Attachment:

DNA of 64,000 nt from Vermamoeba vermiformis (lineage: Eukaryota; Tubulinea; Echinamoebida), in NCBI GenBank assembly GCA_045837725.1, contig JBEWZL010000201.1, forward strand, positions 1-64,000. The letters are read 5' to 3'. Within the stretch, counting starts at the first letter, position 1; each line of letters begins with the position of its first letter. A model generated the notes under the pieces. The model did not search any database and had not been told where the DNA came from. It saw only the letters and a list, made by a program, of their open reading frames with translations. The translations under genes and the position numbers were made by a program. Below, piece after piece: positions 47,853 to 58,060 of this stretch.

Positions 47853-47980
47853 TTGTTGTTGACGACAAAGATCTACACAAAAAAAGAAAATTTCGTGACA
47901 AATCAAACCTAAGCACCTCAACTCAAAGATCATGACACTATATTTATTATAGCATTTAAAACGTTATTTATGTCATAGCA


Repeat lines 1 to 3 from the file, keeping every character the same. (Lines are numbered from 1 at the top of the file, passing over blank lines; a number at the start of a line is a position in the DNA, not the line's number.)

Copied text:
DNA of 64,000 nt from Vermamoeba vermiformis (lineage: Eukaryota; Tubulinea; Echinamoebida), in NCBI GenBank assembly GCA_045837725.1, contig JBEWZL010000201.1, forward strand, positions 1-64,000. The letters are read 5' to 3'. Within the stretch, counting starts at the first letter, position 1; each line of letters begins with the position of its first letter. A model generated the notes under the pieces. The model did not search any database and had not been told where the DNA came from. It saw only the letters and a list, made by a program, of their open reading frames with translations. The translations under genes and the position numbers were made by a program. Below, piece after piece: positions 47,853 to 58,060 of this stretch.

Positions 47853-47980
47853 TTGTTGTTGACGACAAAGATCTACACAAAAAAAGAAAATTTCGTGACA